Twitter Inc on Friday reported better-than-expected second-quarter revenue as design changes to its microblogging website attracted more users and advertisers, sending its shares up 10%. Twitter's revenue and number of users have been in focus since the social media platform started deleting millions of spam or fake accounts promoting hate speech or spreading political misinformation, contributing to declines in monthly users through 2018. Chief Executive Officer Jack Dorsey said the platform saw an 18% drop in reports of spammy or suspicious behavior across all Tweet detail pages, which show the replies to any given Tweet on the service. The company reported a rise in monthly active users in the first quarter, fueling speculation that Twitter was returning to growth, but has since stopped disclosing its MAU count. Instead, this quarter it reported monetizable daily active usage, a metric it created to measure only users exposed on a daily basis to advertising on the site and exclude those who access Twitter via aggregating sites like TweetDeck. Its monetizable daily active usage (mDAU) hit 139 million, beating analyst expectations of 135 million, according to IBES data from Refinitiv. "The strong growth in monetizable daily active users shows that Twitter users are sticking with the platform, and that should resonate with advertisers," eMarketer senior analyst Jasmine Enberg said. Dorsey said machine learning improvements to deliver more relevant content helped drive up this count. "We approach every problem now with technology first, and that has been a pretty marked shift within the company," he said. Twitter's revenue rose 18% from a year earlier to $841 million, beating Wall Street expectations of $829 million, based on Refinitiv data. Total advertising revenue rose to $727 million, an increase of 21% year-on-year, as the company continued to improve its ad platform and formats. Twitter has continued to bulk up its live and on-demand video content partnerships. On Thursday, NBCUniversal said they would team up to livestream parts of the 2022 Olympic Games, Twitter's latest move in a series of deals aimed at boosting sports conversation on the platform. It also expanded its multimedia features, launching a Snapchat-style camera feature in the Twitter app and releasing its own long-awaited tool for clipping and publishing video. Twitter also recently updated its policies on hateful conduct directed at religious groups and last month introduced a new policy to de-emphasize and label rule-breaking tweets from important sources like politicians, though this has not yet been used. WEAK FORECAST, HIGHER EXPENSES However, Twitter forecast third-quarter revenue between $815 million and $875 million, the midpoint of which was below analysts estimates of $869.3 million, partly due to ending some older ad formats. Total operating expenses, including cost of revenue, rose by 21% to $766 million, partly due to plans to hire more employees and reiterated that operating expenses would grow about 20% in 2019. Twitter's results come against the backdrop of regulatory scrutiny against big tech and social media firms like Facebook Inc, Alphabet Inc and Amazon.com Inc. Twitter has also constantly been in the spotlight due to U.S. President Donald Trump's prominent use, as well as criticism, of the platform. Twitter reported second-quarter profit of $1.1 billion, or $1.43 per share, compared with $100 million, or 13 cents per share, a year earlier. Profit was boosted by an income tax benefit of over $1 billion related to corporate restructuring.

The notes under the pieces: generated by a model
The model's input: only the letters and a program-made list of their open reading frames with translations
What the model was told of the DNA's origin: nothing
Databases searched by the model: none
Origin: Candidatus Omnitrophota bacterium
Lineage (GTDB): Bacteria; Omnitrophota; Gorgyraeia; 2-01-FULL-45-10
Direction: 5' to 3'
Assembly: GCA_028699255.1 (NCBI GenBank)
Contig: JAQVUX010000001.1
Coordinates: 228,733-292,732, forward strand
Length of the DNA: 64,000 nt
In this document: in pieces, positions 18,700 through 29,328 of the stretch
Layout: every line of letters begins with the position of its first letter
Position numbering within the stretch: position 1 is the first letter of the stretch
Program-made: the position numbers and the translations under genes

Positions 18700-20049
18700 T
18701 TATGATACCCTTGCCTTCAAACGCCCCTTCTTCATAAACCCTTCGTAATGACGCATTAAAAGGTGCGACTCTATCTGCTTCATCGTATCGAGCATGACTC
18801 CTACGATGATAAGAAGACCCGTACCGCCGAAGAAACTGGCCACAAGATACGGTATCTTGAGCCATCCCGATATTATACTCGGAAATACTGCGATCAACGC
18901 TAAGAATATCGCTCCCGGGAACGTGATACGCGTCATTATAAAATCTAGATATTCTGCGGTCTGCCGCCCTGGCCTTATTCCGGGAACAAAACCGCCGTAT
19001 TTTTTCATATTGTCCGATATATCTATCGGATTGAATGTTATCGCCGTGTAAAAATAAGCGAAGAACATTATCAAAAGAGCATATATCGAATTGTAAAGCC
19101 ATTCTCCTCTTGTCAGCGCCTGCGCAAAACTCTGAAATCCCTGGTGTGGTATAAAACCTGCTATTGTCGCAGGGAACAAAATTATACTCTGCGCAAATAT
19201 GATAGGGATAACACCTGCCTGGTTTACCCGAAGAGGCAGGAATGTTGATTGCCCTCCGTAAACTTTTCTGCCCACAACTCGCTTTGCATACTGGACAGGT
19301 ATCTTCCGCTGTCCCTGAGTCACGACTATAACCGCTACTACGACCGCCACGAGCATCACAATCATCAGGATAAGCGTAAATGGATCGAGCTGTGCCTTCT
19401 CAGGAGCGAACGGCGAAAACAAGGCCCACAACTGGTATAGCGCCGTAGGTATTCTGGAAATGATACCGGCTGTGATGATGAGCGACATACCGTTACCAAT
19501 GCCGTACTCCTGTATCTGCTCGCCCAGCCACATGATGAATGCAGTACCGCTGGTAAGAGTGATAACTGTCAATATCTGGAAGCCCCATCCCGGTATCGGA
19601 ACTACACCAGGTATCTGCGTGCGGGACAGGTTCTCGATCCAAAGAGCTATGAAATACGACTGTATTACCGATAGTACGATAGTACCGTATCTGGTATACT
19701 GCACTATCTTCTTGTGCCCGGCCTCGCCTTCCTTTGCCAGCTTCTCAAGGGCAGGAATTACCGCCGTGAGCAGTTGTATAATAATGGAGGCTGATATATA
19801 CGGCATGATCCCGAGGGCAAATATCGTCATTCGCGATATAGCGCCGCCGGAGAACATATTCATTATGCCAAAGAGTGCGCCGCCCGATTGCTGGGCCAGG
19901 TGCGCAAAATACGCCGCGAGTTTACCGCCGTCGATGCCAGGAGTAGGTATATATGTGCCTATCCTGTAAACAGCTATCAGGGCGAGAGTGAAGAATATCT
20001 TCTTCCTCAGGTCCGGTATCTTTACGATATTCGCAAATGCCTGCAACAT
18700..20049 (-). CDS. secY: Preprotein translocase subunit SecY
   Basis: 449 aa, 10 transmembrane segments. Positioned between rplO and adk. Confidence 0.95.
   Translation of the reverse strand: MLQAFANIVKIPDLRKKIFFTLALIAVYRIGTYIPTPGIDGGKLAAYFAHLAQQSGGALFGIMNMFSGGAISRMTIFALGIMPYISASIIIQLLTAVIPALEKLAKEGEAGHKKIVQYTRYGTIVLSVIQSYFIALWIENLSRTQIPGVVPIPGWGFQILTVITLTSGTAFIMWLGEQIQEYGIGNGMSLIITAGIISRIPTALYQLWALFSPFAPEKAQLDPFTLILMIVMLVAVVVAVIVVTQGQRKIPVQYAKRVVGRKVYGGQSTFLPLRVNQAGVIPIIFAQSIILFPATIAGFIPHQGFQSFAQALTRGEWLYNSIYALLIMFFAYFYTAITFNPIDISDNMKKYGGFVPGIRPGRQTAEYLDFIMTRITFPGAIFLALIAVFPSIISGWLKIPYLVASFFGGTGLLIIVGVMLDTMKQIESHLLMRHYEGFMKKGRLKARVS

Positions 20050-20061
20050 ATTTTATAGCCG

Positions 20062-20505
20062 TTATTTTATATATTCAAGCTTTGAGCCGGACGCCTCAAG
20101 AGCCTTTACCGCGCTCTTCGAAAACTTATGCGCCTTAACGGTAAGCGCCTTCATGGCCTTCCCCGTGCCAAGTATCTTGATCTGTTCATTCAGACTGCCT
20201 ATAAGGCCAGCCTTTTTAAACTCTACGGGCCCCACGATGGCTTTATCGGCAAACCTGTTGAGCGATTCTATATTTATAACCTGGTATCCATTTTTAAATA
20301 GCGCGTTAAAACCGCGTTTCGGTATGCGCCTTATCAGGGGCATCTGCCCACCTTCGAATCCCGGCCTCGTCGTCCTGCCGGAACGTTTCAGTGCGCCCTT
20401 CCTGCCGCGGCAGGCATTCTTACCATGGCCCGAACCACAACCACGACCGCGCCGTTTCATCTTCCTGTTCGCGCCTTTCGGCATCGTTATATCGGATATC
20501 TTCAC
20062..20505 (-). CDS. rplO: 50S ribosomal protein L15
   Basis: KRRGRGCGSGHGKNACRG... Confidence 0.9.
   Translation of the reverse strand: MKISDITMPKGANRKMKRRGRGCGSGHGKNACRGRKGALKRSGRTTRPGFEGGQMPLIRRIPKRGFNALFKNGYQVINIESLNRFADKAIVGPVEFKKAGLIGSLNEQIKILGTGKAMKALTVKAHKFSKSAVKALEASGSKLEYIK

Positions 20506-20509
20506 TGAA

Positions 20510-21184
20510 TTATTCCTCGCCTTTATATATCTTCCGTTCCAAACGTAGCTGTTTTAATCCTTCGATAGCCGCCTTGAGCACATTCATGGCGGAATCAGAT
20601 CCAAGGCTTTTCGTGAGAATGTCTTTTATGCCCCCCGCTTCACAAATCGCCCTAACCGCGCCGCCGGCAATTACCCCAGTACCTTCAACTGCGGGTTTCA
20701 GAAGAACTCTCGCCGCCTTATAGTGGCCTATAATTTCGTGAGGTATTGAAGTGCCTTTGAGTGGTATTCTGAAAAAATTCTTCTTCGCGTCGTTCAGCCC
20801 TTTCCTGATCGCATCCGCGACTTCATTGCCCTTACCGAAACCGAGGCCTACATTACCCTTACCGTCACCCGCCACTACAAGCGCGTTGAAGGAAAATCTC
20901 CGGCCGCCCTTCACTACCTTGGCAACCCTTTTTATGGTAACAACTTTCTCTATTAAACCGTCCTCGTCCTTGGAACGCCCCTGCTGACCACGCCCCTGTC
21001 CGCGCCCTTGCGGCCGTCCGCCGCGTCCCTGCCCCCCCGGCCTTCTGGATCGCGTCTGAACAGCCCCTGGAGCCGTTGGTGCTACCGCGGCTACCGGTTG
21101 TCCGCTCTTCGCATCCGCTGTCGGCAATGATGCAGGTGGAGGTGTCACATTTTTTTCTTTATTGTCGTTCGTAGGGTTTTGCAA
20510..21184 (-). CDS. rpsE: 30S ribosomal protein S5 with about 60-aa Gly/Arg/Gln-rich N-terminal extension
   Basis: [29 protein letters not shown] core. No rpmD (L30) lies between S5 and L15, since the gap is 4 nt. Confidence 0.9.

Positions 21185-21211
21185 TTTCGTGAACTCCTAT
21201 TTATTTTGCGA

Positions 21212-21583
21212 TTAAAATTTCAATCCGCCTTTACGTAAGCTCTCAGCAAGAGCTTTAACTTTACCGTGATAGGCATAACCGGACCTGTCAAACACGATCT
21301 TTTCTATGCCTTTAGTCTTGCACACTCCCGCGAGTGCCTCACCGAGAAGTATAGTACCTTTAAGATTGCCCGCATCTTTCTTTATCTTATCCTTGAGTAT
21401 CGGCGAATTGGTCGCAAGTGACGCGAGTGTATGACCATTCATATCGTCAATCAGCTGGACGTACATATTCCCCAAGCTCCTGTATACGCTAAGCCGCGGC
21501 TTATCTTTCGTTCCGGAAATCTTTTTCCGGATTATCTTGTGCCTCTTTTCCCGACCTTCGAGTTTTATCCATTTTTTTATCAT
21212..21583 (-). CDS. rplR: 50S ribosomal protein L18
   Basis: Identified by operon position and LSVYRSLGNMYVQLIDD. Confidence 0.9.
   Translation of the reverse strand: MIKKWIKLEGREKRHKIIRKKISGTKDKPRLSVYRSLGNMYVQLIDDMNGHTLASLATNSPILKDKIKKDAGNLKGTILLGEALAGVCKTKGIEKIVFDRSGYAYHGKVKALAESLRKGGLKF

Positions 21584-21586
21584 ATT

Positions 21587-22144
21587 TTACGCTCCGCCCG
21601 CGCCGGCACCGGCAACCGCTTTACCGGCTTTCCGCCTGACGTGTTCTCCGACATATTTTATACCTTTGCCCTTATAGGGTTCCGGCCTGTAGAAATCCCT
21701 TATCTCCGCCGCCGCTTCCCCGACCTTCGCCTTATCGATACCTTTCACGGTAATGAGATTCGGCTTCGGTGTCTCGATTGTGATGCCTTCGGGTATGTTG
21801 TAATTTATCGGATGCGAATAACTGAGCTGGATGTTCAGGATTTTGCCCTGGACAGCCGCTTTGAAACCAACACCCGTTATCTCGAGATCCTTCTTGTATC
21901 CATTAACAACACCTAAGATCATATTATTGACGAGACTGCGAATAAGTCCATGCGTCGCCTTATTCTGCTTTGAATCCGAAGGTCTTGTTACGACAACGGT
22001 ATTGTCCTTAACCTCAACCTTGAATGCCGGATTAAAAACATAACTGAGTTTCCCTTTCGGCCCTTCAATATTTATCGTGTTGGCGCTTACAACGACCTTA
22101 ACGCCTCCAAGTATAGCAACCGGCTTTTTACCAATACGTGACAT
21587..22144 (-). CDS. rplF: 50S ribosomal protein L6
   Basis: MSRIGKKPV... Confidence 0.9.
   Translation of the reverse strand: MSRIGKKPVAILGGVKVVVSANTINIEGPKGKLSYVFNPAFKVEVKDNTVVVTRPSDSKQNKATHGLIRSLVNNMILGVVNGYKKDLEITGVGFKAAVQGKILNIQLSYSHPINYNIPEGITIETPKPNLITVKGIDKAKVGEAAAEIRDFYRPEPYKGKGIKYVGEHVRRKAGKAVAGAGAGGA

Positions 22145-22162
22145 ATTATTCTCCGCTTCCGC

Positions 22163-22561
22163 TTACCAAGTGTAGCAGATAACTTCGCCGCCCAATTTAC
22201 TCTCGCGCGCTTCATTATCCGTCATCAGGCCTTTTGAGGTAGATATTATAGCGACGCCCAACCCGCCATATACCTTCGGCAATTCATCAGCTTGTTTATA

Tesla set to lose over $5 billion in value after pushing profit timeline